EDITOR, The Tribune.
The Bahamas has been on a rough economic, mental and societal roller coaster over the past several years. First we had assorted storms and hurricanes, Dorian being the most destructive in many years. That hurricane wiped out parts of Abaco and Grand Bahamas, almost like clock work. Many of the communities in those Family Islands are still in the recovery mode. It is believed that scores of persons, inclusive of Bahamians and members of the ‘foreign’ diaspora would have lost their lives during Dorian’s passage.
It is also a given that the effective shut down of the entire nation following the arrival of COVID-19 was a shock and very debilitating for national development and growth. The economic effects were devastating, perhaps even more so than Dorian. Businesses were obliged to close their doors or operate, were allowed by the now infamous Competent Authority, with limited hours and severe restrictions.
Hotels were mandated to close their doors and thousands of hospitality workers were sent home, with or without pay. All in all, we had a rough roller coaster type ride. Whether it was by divine providence or simply luck, the country started to gradually reopen for business and a semblance of normality is now in play. Thousands of Bahamians, it is said, experienced some type of mental stress and some may even have gone crazy in the process. It is certain that crime and the fear of crime went up. The relaxation of many of the COVID-19 restrictions and curfews may have contributed to the spoke in crime, especially alleged homicides.
In 2020 and most of 2021 there was not much for the average Bahamian to be thankful for or to celebrate. The fabled ‘ghost’ of Christmas past haunted countless Bahamians while they holed up at their residences, if they had one, with bare pantries and nagging infants and children. The prospects of a succulent ham and a stringy turkey faced many emotionally scarred Bahamians, especially in the major Family Islands. The doom and gloom were almost able to be literally sliced with the most rusty of knives. Even the houses of the Lord were closed down and many were unable to say ‘good bye’ properly to their deceased ones.
Over the past year and a half, under the enlightened administration of the Hon Philip “Brave” Davis, MP, KC, The Bahamas is back up and running. It is almost as if we would never have experienced the chilling effects of COVID and the lingering devastation of Dorian. The economy is now at par or in excess of the performance levels prior to the double blows of the hurricane and COVID-19. Almost any Tom, Dick and Harry is able to access at least one job and in some cases multiple choices. Despite inflation and the like, construction is back with a bang. Businesses are in the expansion mode despite the inordinate fears of the imposition of minimum wage.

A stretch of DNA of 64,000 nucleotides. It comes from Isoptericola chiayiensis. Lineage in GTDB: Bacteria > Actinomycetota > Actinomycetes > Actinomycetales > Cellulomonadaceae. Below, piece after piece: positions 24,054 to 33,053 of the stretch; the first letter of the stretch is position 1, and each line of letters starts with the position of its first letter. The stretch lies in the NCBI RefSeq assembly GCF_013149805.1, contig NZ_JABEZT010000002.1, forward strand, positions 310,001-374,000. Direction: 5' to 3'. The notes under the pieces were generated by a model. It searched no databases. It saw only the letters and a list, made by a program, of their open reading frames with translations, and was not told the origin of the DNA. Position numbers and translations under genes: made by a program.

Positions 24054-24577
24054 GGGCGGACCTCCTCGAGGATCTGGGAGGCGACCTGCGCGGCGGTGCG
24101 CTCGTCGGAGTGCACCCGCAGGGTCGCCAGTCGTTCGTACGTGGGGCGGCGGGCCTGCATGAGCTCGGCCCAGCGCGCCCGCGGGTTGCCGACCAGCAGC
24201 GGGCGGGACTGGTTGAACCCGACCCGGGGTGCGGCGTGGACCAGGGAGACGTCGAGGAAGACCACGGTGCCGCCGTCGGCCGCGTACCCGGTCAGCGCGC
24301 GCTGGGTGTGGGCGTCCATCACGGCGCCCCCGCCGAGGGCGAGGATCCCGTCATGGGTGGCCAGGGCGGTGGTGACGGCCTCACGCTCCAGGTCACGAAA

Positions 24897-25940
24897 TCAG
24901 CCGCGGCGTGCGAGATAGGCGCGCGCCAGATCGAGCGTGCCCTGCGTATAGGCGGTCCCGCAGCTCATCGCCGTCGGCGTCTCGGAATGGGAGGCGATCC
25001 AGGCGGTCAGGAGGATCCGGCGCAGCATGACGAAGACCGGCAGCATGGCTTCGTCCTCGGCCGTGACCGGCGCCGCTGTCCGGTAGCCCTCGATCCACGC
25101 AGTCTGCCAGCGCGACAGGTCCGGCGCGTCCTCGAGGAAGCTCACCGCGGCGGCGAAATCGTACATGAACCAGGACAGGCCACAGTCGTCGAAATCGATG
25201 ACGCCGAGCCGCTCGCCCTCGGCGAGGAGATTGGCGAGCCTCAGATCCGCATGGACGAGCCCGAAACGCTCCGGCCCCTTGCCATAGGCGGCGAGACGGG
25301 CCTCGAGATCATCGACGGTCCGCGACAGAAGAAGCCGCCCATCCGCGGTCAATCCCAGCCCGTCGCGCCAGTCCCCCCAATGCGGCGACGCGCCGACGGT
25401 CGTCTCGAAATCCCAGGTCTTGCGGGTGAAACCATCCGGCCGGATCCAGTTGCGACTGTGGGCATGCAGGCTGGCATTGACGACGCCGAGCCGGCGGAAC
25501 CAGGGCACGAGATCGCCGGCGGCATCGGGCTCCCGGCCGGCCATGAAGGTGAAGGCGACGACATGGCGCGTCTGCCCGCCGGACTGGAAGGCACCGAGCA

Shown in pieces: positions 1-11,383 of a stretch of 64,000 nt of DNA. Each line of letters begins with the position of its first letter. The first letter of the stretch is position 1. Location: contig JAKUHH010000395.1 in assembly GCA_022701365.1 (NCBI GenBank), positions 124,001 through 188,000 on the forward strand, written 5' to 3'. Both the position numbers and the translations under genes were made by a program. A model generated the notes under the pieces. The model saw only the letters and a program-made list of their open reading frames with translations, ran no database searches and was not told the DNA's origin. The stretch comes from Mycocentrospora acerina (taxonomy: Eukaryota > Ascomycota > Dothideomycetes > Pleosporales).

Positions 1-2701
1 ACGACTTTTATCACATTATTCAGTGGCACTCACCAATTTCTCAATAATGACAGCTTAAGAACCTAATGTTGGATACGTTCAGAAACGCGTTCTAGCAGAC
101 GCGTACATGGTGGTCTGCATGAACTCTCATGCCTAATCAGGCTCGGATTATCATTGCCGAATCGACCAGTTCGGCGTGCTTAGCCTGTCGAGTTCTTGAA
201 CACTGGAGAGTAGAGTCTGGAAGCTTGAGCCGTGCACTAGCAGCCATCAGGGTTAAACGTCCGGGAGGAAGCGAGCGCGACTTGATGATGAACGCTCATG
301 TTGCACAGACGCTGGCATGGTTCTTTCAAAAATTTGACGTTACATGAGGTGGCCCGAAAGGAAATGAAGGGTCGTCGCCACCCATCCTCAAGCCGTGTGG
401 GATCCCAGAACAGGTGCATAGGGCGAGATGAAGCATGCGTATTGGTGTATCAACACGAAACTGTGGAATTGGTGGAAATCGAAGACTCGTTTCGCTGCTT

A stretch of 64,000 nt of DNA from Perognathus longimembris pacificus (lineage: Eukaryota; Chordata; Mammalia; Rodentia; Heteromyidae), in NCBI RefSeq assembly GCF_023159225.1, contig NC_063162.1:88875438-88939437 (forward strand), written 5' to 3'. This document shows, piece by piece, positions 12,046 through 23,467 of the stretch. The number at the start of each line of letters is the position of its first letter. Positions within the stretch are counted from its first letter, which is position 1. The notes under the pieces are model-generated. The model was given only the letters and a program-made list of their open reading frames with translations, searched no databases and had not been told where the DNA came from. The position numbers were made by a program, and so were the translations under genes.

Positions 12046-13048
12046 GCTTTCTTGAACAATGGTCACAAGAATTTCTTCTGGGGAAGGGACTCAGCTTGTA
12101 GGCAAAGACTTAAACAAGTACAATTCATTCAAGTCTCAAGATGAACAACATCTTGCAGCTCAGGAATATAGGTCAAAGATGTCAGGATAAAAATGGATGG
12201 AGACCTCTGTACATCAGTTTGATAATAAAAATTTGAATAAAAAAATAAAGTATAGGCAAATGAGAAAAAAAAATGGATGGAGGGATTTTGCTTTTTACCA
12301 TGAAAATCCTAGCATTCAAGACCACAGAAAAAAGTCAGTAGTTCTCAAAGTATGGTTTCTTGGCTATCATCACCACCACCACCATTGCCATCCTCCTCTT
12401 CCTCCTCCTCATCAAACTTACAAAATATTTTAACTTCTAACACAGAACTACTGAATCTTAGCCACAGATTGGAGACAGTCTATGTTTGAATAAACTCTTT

That we are back was illustrated by the recent celebration of the American holiday, Thanksgiving. Most restaurants that cater to the locals here in New Providence and the major Family Islands hosted Thanksgiving lunches and dinners. In some cases here in Nassau it was almost impossible to source the same for less than twenty-five or more dollars. Establishments were packed and the lines were out the door. In fact, from a day before the celebrations, restaurants, in or take out had ceased taking telephone orders.
The so-called Black Friday traditional sales started on Thursday and stores were crowded with customers apparently spending lavishly and in sheer abandonment. Happy times, I submit are back again. I have little doubt that tens of thousands of pent up Bahamians will be travelling to foreign parts this coming Christmas season and into the New Year. I am in no position to suggest where this excess money may be coming from, but Bahamians will once again shop until they drop.
I also do not know if former Prime Minister Minnis (FNM-Killarney) could be akin to Scrouge of old or if current Prime Minister the Hon Philip ‘Brave’ Davis (PLP-Cat Island) is the latest version of Santa Claus, but it is clear that this year Christmas is on his way home, again. No doubt, almost every household, where possible, will have a Christmas tree, fully decorated and a few gifts under the same. It is also a given that even more ham and turkey will be available or, at the very least, a scrawny chicken. In preparing to roll out 2022, however, let all sensible Bahamians continue to give thanks to The Lord Jesus Christ for He has brought us a mighty long way.
ORTLAND H BODIE, Jr
November 25, 2022.